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The "Next.js Overview" Lesson is part of the full, Introduction to Next.js course featured in this preview video. Here's what you'd learn in this lesson:

Scott explains why Next.js is a complete fullstack framework for modern applications that depends heavily on React, compares React and Gatsby to Next.js, and explains that Next.js has more to offer. Next.js can be used by developers for server-side rendering (SSR), to create a single page application (SPA), or to use an API.

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Transcript from the "Next.js Overview" Lesson

>> What is Next.js? Well, I think in order to understand Next.js, you really gotta to understand some of its bigger dependencies. And the biggest one I would have to say is obviously gonna be React. So all of you might know React, but if you don't, I like to think of React as not a framework, it's actually more of a view library.

[00:00:17] If you think of React by itself, if you just npm install react, you can't really build a full, feature rich application with just React. You're gonna have to install a few more things, a router, you gotta figure out how to do styling. And we all know there's 1,000 ways to do CSS in React.

[00:00:37] You're gonna have to build a build system, unless you get a CLI or something like that, or some boilerplate. There's just a lot that you have to do, whether it's easy for you to do with the CLI, or you do manually, you still have to decide on what approach you're gonna do.

[00:00:51] So you still have to make a lot of decisions regardless of how easy those decisions are to implement. And that's kinda how React is. So Next.js is what I call a framework framework, or a app ready framework. Next.js is a full stack framework. As in, it not only lets you build front end applications, but it also helps you build out APIs, which is really interesting.

[00:01:17] And it uses React as its view library. So when you start actually putting stuff on the page, you'll be using React. And that's how Next basically uses React. So it's built on top of that. You'll see other frameworks use other libraries like Vue, there's some that use Angular and even Gatsby's another framework that's built on top of React.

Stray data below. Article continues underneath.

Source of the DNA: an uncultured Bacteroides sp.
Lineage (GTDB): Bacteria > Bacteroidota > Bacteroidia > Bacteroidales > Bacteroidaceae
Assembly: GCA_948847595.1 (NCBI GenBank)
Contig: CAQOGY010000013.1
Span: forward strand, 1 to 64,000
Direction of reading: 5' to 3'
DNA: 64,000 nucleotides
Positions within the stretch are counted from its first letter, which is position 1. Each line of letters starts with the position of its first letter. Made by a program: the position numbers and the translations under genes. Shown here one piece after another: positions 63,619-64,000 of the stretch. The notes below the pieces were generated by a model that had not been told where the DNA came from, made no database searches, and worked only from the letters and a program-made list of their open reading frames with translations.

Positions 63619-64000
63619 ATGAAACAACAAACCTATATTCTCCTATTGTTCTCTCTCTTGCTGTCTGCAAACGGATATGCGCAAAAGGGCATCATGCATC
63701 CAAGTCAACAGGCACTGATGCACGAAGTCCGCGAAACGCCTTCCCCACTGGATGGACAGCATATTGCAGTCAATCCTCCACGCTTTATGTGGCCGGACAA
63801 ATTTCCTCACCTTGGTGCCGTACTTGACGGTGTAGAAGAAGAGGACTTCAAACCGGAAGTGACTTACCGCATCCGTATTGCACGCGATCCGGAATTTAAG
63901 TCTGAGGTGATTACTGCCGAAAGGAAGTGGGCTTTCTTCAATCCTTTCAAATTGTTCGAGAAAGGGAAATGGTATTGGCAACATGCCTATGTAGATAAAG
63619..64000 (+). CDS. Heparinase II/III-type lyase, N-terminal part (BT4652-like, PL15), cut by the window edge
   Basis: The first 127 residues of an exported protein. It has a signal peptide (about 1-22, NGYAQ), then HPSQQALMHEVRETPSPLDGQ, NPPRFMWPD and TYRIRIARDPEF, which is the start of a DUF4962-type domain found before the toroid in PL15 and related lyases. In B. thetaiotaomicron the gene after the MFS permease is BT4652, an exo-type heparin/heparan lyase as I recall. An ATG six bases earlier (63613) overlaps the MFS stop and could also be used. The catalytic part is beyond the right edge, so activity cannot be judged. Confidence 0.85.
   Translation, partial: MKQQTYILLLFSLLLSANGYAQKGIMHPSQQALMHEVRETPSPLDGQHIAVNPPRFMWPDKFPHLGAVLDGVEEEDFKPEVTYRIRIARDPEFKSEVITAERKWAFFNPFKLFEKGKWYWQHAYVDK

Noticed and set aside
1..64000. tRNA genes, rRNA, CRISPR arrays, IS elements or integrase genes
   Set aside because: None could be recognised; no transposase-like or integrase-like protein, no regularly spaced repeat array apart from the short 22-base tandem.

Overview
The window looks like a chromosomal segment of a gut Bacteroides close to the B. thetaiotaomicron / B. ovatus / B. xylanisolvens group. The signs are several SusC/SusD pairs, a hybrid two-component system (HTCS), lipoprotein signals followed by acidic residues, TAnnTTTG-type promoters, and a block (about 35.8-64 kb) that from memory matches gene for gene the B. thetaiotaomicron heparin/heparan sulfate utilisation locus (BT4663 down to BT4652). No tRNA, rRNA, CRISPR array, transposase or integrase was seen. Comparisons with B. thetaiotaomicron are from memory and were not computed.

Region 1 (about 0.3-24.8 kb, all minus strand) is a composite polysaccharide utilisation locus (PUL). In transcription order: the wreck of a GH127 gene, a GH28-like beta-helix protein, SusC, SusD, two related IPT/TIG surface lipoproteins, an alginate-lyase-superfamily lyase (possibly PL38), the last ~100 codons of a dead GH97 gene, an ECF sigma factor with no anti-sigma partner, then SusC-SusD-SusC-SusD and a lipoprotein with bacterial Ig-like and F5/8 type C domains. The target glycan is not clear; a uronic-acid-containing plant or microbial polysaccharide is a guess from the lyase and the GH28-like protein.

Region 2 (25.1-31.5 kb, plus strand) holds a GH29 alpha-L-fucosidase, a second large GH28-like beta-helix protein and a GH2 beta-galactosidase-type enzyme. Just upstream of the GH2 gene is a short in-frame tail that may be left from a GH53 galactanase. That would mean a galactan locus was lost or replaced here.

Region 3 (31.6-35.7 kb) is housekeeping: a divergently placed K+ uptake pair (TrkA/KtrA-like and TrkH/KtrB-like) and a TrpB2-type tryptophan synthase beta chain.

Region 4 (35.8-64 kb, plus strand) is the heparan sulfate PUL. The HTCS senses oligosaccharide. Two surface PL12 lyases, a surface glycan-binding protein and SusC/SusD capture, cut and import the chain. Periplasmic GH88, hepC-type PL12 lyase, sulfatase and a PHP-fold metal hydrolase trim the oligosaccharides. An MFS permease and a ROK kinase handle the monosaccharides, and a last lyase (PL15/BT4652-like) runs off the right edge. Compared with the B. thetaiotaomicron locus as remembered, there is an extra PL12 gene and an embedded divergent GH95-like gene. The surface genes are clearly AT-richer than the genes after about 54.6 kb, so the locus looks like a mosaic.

[00:01:35] They all decided to do that because React is a really good framework. So it seems like a really good idea. But yeah, they're very similar. So that means all the stuff you know about React and all the knowledge that you've gained there, it's gonna transfer over to Next.js.

[00:01:50] So it's not like something completely new and you got to reset how you think. Nope, it's gonna be everything gonna be carried over. You're just gonna learn some new conventions and new opinions and stuff like that. So talking about those opinions, and that's basically what Next.js is. It's a whole bunch of opinions and conventions built on top of the React framework.

[00:02:12] And this team has a history of building tons of quality applications. The team at Vercel are the creators of Next.js, it used to be called Zeit. They're Vercel now. And they created this framework, and they basically just taken all their opinions, all the stuff the community's been doing for years and just decided that here's the way that we feel that everyone is gonna do it anyway.

[00:02:37] So we're gonna bake it into this thing, call it a framework, and just give it to you. And it actually just makes sense, because who wants to go set up server-side rendering and CSS modules every single time they make a React app? You probably don't, which is why you reach for some type of boilerplate or something like that, because you just don't want to do it.

[00:02:53] Well, this is the next level of that. You can think of this as boilerplate, automated or computed, so you can actually work with it and not boilerplate as in like, it's just React, but it's just a starter reference, but it's really nothing else other than just a starter.

[00:03:07] So pretty dope framework. So, here are some of the highlights that you get for free with Next.js. You get a developer build system, which I don't know, these days if people make build systems from scratch anymore. But, when I was learning to write code, I had to make a Webpack configs from scratch [LAUGH].

[00:03:26] It was crazy saying it, because I don't think anyone does that. They just don't make dev builds anymore, it's just free now. But yeah, they give you one that's very good and you almost never have to touch. You also get a production one, which is the same. You get pre rendering.

[00:03:40] So things like server side rendering, build time. And then also like static. And we'll talk a lot about those things if you don't know what I'm talking about there, we're definitely gonna get there. You get routing for free, so you don't have to figure out what router to install and how to use it and how to set it up.